Published on December 11th, 2013 | by David Guild2
Review: Final Exam
There’s nothing I love better than some old school shooter mayhem, so when the powers that be (Tony) said I’ll be reviewing Final Exam, I had to do some research. XBLA has been in darkness for me for the past few months since the change to real cash, but after watching the trailer I couldn’t wait to get my hands on it.
Final Exam is a side-scroller, 2.5D shooter slash beat’em up developed by Mighty Rocket Studio. The premise of the game is thus: A group of 4 friends have reunited at their old school to throw a party – but (naturally) something else has other plans! Monsters have crashed the party and invaded the town leaving you and up-to four friends to fix the mess. Each of the 4 playable characters fall in to one of your generic American high school stereotypes: the jock, the geek, the bully and the beautiful token female. Did I get that right? As you’d expect, each class has their strengths and weakness such as Brutal Joe (the jock) who (as you’d expect) exhibits strength. As the game is more a brawler than a shooter for a lot of my play through I favoured the tank out of all of them (as I could take hits – but also dish out the pain).
The story is pretty simple and I admit I found it pretty forgettable as I just wanted to keep on smashing monsters and get to the end. Thankfully the lack of story didn’t bother me as being a gamer since the Atari 2600, I can quite happily play a game just for the gameplay and enjoy the challenge of facing the hordes of monsters. I found myself going back and forth through quite large level, doing certain objectives to move on to the next level (which can be either flicking some switches to saving children and getting them back to the typical yellow school bus). Most of the time the objectives feel like it’s there to pad the game out as most of the objectives are quite pointless and unbelievable. As I said before the levels are vast and to increase the action at times the game tries to create some form of panic. On occasion, you scramble through the corridors, climb up and down the ladders looking for the key to get you out when you hear the dreaded noise of a pack of monster approaching! This is where the game ramps up the number of enemies you encounter, as before you were running in to small groups of 3-to-4 monsters but now you take on wave after wave.
The game has a pretty solid combat mechanic where you can choose where you swing your bat in either of three directions. Up in the air, right in front or down to the ground. This allows chain moves to juggle some enemies in the air and then can follow up with a jump to slam them back to solid earth. Final Exam also allows you to buy special attacks and moves by earning points from completing sub-objectives (like finding collectables in form of orbs and weapons, along with getting the target score). This in turn allows you to mix up your attacks depending on which character you chose. For the jock it gives you a charging move which charges your weapon, then with one swing can knock any amount of enemies off their feet and back (giving you some wiggle room), or you can build up your ability to release a massive earthquake attack. Along with your melee attacks you can also grab ranged weapons such as pistols, machine guns and shotguns. These give you an equal hand against those enemies who can get at you from a far. For crowd control throw in some grenades or Molotov cocktails, mix and the combat stops it becoming too stale.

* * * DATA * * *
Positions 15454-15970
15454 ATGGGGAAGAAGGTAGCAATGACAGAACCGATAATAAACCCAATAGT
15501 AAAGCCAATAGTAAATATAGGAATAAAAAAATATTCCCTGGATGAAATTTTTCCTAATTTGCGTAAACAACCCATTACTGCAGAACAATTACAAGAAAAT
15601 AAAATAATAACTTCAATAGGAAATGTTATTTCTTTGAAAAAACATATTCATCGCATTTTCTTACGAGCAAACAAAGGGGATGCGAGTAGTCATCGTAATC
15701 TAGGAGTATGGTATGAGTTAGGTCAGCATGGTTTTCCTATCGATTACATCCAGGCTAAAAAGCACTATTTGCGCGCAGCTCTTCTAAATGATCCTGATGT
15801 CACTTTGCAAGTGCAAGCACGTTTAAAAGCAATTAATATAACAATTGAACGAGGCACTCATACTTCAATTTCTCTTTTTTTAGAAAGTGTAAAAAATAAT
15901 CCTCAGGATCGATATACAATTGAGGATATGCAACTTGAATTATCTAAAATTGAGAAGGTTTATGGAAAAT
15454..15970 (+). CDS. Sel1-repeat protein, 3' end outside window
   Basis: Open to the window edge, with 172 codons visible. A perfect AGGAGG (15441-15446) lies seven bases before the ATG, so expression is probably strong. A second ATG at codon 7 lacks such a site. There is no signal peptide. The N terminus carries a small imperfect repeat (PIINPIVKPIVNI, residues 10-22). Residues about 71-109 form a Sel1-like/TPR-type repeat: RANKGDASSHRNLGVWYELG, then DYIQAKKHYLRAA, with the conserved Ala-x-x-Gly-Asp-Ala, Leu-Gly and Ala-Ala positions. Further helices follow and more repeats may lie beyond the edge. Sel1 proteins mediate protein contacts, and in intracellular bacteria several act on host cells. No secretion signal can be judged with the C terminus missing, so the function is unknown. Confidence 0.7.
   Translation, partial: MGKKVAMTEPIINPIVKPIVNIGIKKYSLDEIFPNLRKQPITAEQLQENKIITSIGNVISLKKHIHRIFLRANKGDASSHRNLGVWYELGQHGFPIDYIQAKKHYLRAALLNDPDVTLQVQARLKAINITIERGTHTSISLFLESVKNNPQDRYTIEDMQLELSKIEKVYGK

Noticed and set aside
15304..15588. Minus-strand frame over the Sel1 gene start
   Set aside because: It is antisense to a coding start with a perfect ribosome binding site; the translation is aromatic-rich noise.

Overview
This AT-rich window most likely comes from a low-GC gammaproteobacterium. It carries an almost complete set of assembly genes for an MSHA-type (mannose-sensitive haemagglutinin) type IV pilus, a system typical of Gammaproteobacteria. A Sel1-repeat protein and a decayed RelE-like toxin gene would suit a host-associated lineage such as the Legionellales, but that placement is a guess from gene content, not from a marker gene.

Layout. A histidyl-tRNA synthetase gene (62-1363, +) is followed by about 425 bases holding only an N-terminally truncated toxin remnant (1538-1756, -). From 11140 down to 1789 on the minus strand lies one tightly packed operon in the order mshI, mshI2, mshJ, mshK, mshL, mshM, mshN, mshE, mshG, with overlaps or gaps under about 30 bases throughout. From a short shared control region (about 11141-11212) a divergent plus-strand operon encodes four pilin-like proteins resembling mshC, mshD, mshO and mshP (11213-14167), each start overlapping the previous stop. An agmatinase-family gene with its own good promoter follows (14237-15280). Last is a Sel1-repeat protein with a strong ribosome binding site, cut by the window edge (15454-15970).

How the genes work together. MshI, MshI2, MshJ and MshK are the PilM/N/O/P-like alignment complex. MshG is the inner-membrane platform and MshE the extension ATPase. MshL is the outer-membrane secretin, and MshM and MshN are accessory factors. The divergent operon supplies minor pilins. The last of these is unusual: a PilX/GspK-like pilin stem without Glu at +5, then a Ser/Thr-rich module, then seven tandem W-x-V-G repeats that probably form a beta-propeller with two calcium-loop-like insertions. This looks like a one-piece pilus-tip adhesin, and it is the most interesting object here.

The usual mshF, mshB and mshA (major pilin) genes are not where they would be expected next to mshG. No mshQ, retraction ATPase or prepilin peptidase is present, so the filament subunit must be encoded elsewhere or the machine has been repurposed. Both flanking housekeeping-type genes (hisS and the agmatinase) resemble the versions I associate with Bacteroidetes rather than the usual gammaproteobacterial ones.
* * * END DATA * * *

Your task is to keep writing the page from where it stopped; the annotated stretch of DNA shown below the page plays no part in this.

The enemies do get increasingly harder as you progress and the bosses can be exhausting, which is why the game is a far better multiplayer than solo. The first night I played it, our fearless leader Tony joined me for a level plus a boss battle and it made the game a lot better as we found the character’s weakness’ were balanced out. While I was the brawler, Tony was more the tactical technician who has more a finer hand than me when it comes to catching barrels. Even playing this with my non-gaming partner (Miss Danielle Warren), who cannot game to save her life, she was able to handle the simple controls and give me back up when needed – especially for the much needed boss fights (even though she claimed the prize of Best Cannon Fodder).
The visuals of the game are straight out of a comic. Dark colouring to show off that end of the world vibe, and while that suits this game, it’s not going to blow anyone away. The game also lacks a decent soundtrack nor includes any voice work for the characters. A real shame.
In the end, while I enjoyed the game, the story was weak and didn’t provide any special memories. The game is forgettable, however would say it’s a great filler between games with friends. The difficulty settings allow even the non-gamers to get a feel and can be ramped up to give the more hardcore games a good challenge. I just wished they put some more thought in the story and even spent some time adding a simple, yet cheesy voice over. As you can expect the game isn’t trying to be serious but it isn’t all that funny either – which they should of aimed for. With games like Castle Crashers and Double Dragon, the game has some stiff completion and doesn’t have the fan base to keep it in front.
As always thanks to the publisher allowing us to review the game, and if you fancy checking out Tony and I play Final Exam, check out our ‘Lets Play‘.
Final Exam is available now and Microsoft Windows, PlayStation Network and Xbox Live Arcade (Xbox 360 version reviewed).
Summary: Side-scroller brawler which is plays better with friends but scores below average grades.